How to Create Loglines, Queries, One-Sheets

Loglines, Queries, and One-Sheets are elements a screenwriter uses to promote their screenplay. A logline is a simply one to three sentences telling what the screenplay is about. A logline needs to grab whomever it’s told to so they immediate understand the concept. A query is used by a screenwriter to solicit a read from either an agent, manager, or producer. While most queries today are sent via email, a query can still be accomplished by writing an actual letter to an agent, manager, or producer and sending through the U.S. Postal Service or done over the telephone. One-Sheets are very brief breakdowns of your screenplay but also include the screenwriter’s name, title of screenplay, contact information, genre of screenplay, and logline all fitting on one page.

Submissions Insanity #1: The Basics of Online Script Submissions

Every writer knows there are insane people out there making submissions to unsuspecting agents, producers, filmmakers and Execs – but very few believe s/he personally is one of those offending scribes. After all, if you’re not mailing rubbish bins or posting scripts under toilet doors, then *you* gotta be okay, right?...

WHAT are you thinking?

WHAT Are You Thinking? Tips to Break Into the Film Business

I’m late night gorging on trash TV instead of reading a script, watching a movie or even catching up on sleep. Hulu is apparently determined to keep me awake, no matter how repetitive the commercials. Because just below the video is written, “What are you thinking?” Haunting. Those very same words...

How to Write a Query Letter

Hot off the presses for spring 2013 is a brand-new edition of The Hollywood Screenwriting Directory, featuring more than 2,500 listings (up from last edition’s 1,500). You’ll also find updates on more than 40% of the contacts, including verified information, like phone numbers, and street and email addresses. But as I...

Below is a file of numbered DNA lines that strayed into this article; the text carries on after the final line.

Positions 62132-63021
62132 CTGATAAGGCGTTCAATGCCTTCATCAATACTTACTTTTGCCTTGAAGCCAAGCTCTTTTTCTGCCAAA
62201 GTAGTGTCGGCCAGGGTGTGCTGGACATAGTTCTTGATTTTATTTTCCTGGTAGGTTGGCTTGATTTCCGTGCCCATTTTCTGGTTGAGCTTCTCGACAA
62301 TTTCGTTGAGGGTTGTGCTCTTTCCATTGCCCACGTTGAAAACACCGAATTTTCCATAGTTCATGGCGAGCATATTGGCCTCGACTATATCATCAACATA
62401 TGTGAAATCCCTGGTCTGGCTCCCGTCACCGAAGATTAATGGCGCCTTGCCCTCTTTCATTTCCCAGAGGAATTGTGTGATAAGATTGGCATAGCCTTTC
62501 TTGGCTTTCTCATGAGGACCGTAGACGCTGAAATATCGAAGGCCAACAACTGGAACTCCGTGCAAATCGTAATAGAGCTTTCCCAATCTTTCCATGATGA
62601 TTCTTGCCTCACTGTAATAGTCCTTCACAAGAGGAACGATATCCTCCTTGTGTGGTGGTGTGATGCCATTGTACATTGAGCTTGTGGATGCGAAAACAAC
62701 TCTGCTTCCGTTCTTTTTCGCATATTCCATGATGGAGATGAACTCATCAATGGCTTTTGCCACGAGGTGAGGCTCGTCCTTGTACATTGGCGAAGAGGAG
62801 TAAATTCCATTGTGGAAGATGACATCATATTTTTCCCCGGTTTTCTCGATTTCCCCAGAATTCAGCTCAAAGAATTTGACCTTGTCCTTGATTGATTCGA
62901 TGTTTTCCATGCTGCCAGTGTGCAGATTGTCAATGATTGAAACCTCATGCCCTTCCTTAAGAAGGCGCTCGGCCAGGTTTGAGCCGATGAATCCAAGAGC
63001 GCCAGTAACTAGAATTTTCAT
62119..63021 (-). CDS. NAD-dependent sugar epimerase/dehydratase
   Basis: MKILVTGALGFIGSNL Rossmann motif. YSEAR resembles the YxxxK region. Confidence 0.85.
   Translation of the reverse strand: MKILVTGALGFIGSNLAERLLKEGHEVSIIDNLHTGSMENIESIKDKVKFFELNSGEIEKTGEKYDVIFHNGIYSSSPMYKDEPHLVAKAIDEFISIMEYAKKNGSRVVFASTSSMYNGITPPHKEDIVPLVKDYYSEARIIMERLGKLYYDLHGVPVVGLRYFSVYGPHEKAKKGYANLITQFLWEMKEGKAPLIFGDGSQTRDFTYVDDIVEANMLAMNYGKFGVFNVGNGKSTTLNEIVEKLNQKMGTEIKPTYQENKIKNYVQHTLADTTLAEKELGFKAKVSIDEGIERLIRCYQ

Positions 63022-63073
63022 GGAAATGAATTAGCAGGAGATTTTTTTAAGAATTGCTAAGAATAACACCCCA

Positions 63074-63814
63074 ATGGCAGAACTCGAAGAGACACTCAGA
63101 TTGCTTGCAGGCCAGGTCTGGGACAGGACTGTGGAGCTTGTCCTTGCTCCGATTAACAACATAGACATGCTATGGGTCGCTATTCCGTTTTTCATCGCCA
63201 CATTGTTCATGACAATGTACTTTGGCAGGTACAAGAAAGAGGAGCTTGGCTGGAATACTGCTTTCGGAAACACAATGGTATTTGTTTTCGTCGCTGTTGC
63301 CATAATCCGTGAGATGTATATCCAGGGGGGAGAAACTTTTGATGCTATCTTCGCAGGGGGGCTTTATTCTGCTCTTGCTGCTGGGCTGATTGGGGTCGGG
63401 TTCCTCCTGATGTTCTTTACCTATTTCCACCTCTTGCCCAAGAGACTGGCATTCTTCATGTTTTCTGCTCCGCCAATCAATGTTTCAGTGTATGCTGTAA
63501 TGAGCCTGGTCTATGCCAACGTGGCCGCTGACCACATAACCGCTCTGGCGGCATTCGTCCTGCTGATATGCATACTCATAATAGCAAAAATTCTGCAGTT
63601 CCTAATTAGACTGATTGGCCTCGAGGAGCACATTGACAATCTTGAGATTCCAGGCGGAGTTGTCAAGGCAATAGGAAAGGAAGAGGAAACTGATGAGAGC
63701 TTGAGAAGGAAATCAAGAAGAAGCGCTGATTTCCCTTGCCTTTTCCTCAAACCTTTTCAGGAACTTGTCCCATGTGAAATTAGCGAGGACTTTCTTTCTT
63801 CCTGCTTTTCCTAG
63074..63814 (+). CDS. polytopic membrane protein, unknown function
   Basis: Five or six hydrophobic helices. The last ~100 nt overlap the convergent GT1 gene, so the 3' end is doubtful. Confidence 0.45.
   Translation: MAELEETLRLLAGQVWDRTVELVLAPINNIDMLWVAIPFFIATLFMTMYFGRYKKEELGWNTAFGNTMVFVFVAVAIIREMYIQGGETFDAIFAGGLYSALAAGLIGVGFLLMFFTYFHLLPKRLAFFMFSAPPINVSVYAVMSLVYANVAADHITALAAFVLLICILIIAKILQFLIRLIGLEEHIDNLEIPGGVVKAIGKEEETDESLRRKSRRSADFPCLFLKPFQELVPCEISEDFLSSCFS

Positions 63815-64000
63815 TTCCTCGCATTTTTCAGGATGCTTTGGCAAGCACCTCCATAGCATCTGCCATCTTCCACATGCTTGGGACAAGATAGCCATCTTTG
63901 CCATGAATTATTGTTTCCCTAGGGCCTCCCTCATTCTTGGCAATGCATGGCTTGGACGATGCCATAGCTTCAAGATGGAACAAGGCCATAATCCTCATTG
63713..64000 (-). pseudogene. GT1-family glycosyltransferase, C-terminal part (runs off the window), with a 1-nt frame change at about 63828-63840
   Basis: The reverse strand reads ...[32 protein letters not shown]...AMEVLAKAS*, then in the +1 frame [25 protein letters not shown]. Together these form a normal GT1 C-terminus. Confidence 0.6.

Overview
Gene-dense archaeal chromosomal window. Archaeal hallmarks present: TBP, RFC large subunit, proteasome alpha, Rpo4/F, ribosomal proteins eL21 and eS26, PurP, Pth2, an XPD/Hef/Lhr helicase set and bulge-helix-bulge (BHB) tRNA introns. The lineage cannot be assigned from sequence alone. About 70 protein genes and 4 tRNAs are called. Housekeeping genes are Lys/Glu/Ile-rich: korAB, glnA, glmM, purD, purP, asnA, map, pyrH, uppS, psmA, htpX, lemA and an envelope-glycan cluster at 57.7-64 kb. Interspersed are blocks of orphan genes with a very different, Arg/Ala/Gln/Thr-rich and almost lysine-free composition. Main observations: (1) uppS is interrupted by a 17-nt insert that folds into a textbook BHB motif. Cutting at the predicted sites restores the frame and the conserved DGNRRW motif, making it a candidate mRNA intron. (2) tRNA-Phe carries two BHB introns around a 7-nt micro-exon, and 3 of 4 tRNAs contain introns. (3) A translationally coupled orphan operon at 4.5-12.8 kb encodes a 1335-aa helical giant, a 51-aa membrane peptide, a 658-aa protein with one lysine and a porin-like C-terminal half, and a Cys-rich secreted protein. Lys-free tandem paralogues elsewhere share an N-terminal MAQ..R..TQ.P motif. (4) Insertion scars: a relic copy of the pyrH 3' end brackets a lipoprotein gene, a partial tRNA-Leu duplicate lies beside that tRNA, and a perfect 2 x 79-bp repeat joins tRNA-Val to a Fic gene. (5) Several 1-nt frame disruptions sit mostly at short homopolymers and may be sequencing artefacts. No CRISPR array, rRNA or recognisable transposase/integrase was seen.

Just Effing Ask Julie Gray: How NOT to Query Your Screenplay

Script consultant Julie Gray is a veteran story analyst of some of the biggest production companies in Hollywood. The author of Just Effing Entertain Me: A Screenwriter’s Atlas, Julie has taught story at Warner Bros. Studios, The Great American PitchFest and Oxford University. Contact Julie here. Dear readers, the following is...

Just Effing Ask Julie Gray: Idea Theft – Threat or Myth?

Script consultant Julie Gray is a veteran story analyst of some of the biggest production companies in Hollywood. The author of Just Effing Entertain Me: A Screenwriter’s Atlas, Julie has taught story at Warner Bros. Studios, The Great American PitchFest and Oxford University. Contact Julie here. Dear Julie: There’s an old...

Does Your Execution Suffer From E.D.?

You’re an aspiring screenwriter intent on breaking into the business.  Time and again you throw yourself at The Fortress walls, but to no avail.  Bitterly you decry the fact that they are clearly designed to keep you out. I’m not going to give you seven secrets, ten tips or even twenty-two...

Balls of Steel: Don’t F*ck It Up!

“Don’t f*ck it up!” is an expression I’ve heard a lot as I scratch and claw my way into the industry. It seems the more doors I break open, the more I hear it. The first time this ever-so-popular Hollywood expression passed my ears, it scared me to my toes. Then...